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Hi Folks. We had a small session yesterday and were attacked by a critter with paralyzing howl. The GM ruled, that the effect can apply mutiple times, but we are not absolutely sure if this is the truth. The touch-version of this power states explicticly, that it can be applied multiple times and that the effects add up. The description of "howl" didnīt state anything like that. Older versions of SR mention, that the "howl" is easier to resist, but if i stick to the RAW, the "howl" is far superior. Ranged attack, area-effect and you can only resist with willpower, while for the "touch"-version, you can make at least a close-combat-defense test and the critter needs to be in range.

So there must be something wrong. Does anybody of you know a reference, that can clear the problem?
From what I can see, SR4, SR4A, and Howling Shadows all have identical text, with nothing to lend weight to the pro- or anti-stacking reading. AFAIK there isn't a clear-cut reference for this specifically.

That being said, the general principle that shows up repeatedly (albeit not entirely consistently) throughout SR4 magic mechanics is that when multiple versions of an effect are in play, then only the most powerful one applies; they do not stack.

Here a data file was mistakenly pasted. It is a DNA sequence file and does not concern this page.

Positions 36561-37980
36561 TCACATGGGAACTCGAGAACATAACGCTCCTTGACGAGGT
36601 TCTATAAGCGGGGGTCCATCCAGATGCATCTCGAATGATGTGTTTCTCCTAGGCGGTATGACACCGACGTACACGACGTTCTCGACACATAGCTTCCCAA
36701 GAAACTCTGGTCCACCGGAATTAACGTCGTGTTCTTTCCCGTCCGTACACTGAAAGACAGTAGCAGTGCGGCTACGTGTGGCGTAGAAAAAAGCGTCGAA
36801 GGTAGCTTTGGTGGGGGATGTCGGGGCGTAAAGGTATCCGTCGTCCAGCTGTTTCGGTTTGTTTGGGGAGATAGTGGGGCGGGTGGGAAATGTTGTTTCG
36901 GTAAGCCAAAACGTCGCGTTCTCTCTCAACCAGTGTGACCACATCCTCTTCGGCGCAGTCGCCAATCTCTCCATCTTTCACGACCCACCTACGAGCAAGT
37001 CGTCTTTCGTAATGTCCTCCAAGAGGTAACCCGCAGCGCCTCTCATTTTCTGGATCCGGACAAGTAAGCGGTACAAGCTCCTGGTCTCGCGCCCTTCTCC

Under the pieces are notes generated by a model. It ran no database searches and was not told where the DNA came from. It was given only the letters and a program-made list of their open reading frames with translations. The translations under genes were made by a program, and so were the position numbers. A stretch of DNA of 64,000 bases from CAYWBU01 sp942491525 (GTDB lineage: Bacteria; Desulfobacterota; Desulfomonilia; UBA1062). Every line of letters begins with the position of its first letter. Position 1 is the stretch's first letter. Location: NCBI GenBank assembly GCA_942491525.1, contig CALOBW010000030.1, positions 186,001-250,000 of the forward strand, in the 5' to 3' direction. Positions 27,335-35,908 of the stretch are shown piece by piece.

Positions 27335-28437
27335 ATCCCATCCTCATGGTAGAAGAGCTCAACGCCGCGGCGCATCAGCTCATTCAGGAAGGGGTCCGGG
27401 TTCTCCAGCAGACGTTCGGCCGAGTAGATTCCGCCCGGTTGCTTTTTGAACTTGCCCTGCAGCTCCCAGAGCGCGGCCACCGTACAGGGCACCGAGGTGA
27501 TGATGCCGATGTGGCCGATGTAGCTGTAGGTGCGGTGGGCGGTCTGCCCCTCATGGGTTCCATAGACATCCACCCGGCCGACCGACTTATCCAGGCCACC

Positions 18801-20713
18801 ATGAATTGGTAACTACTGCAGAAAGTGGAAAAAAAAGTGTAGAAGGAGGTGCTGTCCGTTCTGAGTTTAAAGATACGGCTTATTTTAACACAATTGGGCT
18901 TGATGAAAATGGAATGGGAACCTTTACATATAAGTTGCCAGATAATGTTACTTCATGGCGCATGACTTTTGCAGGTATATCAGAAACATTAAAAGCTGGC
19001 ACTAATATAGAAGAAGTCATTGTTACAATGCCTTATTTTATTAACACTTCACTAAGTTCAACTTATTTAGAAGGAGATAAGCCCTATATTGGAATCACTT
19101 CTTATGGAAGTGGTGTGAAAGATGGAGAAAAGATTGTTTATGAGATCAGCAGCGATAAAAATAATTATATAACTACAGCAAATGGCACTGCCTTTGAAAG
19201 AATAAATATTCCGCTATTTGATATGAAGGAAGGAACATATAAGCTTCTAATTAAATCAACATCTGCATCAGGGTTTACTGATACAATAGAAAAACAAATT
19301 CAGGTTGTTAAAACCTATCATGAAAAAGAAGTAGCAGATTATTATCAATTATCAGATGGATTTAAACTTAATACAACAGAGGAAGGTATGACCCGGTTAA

Flip the example around: instead of having multiple paralyzing howls affecting a runner, what if a given runner were able to benefit from multiple instances of the Concealment critter power? If your GM insists on stacking critter powers, see what he thinks of that. smile.gif

To be clear, I'm not advocating some player vs. GM arms race; I'm just trying to show that consistently stacking critter powers would get problematic really quickly. I'm assuming your GM is a reasonable human and doesn't subscribe to any "toys for me but not for thee" nonsense.

All that lends support to an anti-stacking reading. To be fair, there is also an argument that lends support to a pro-stacking reading. I assume the stacking that you're referring to specifically is the whole "minus Reaction" part, which is akin to a Decrease Attribute spell. And one could point out (rightfully) that while Increase Attribute explicitly is limited to one effect at a time, that text is nowhere to be found for Decrease Attribute. Given that, the implication seems to be...stack away.

Personally I think that anti-stacking makes for a cleaner game...but...there you go.
Patrick Goodman
I can assure you with some degree of authority that the intent was "no stack."
..and the funny fact: Barghest's are not immune to other's paralyzing howl.. biggrin.gif

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